The value in coordinating schools into Multiple Academy Trusts is still unclear when so many MATs cannot demonstrate impact. SIS’s work with MATS over the last three years has shown that, as a group, Head teachers often recognise that people, culture, change management and communication are the top reasons for integration failure. Few MATs completely understand how to tackle those issues head-on.
That is one of the reasons why Head teachers need to ask salient questions when joining a MAT or a partnership. Senior teachers will undoubtedly struggle with managing the change that comes with working with different stakeholders who have different cultures. In many cases, these issues often quickly become hidden by the immediacy of reality and only re-emerge, much later, when it is patently obvious they should have been dealt with and not brushed under the carpet.
The questions will need to focus on a clear challenge: devise a strategy which will provide a step-by-step approach to realigning all key members of staff whilst keeping the focus on teaching and learning at all times. Flipping this challenge the other way around does bring clarity: devise a strategy which is entirely focused on teaching and learning and that challenges every key individual to step-up to a brand new world.
The aim is not to integrate. The aim is to teach better and enable students to learn better by making better use of existing skills across the organisation. Integration will arise as a result. Right now, you probably do not even know what the integrated model will look like.
Managing change during an integration must focus on priorities arising from the different school’s development plans. By using organisation-wide resources to deal with specific school issues, management, procedures will be refined and processes upgraded. HR changes will arise as a result of this work and not as a separate exercise. So let’s not put integration and HR at the top of our to-do list. These will work themselves out if you focus on standards.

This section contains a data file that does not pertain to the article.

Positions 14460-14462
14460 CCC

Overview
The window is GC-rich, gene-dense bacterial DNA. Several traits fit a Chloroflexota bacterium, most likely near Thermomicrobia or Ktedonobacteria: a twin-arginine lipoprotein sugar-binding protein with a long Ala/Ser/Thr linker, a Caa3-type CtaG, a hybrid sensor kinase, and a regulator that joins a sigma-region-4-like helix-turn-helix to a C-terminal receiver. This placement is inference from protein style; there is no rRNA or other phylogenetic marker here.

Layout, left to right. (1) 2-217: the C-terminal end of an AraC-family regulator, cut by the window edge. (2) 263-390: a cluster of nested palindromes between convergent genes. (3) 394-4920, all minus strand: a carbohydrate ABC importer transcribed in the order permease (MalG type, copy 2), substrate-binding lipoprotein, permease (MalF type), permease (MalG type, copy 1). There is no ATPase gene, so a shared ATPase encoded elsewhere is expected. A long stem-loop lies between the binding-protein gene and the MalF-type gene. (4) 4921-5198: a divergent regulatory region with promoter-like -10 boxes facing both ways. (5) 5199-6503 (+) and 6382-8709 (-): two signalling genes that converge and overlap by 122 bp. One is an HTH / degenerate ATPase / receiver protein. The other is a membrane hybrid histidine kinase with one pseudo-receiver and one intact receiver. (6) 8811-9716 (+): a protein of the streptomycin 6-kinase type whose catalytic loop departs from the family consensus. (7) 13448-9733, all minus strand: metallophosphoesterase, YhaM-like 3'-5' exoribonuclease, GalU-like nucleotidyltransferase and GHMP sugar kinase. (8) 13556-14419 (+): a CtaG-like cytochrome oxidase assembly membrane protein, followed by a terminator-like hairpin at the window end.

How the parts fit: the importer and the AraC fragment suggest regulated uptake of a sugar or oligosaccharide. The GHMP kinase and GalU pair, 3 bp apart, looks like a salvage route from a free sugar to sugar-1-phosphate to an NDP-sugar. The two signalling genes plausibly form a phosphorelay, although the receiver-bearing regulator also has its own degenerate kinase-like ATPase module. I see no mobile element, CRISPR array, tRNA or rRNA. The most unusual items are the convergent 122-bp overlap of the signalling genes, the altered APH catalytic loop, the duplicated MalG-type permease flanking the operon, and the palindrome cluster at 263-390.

Integrating different schools into one bigger organisation will yield dividends (improve results for all) when the overall’s organisation development plan is initially made up of different individual development plans. Cross school themes will emerge, quick wins and synergies will make themselves obvious and the job descriptions of the ablest leaders will change whilst weaker leaders will be re-deployed in an area where they can be more effective.
This dynamic approach is not ‘pretty’, it is not ‘simple’ as it requires an eye for detail. It will shape the organisation into what it needs to be. Successful leaders or partnerships who have led multiple complex organisations end up with different answers every time. The not so successful either try to re-create or just create according to their ‘vision’. This is why advisers, challenge advisers and external experts have so little impact in turning a school around: they come in with a set of pre-formed ideas.
* Centralise all school individual plans and challenge each of them. Build or re-shape the team which will most likely meet the needs of these separate plans. Identify common themes between plans, think of organisation-wide synergies. This will align the top team into a new culture. They will be the ambassadors and cascade change into the whole organisation.
* Review roles and responsibilities and accountability lines. Understand the implications of keeping things as they are. Change your culture by driving behaviour change: focus on accountability.
* Build strategic priorities on the basis of existing needs, not pretty diagrams on a page.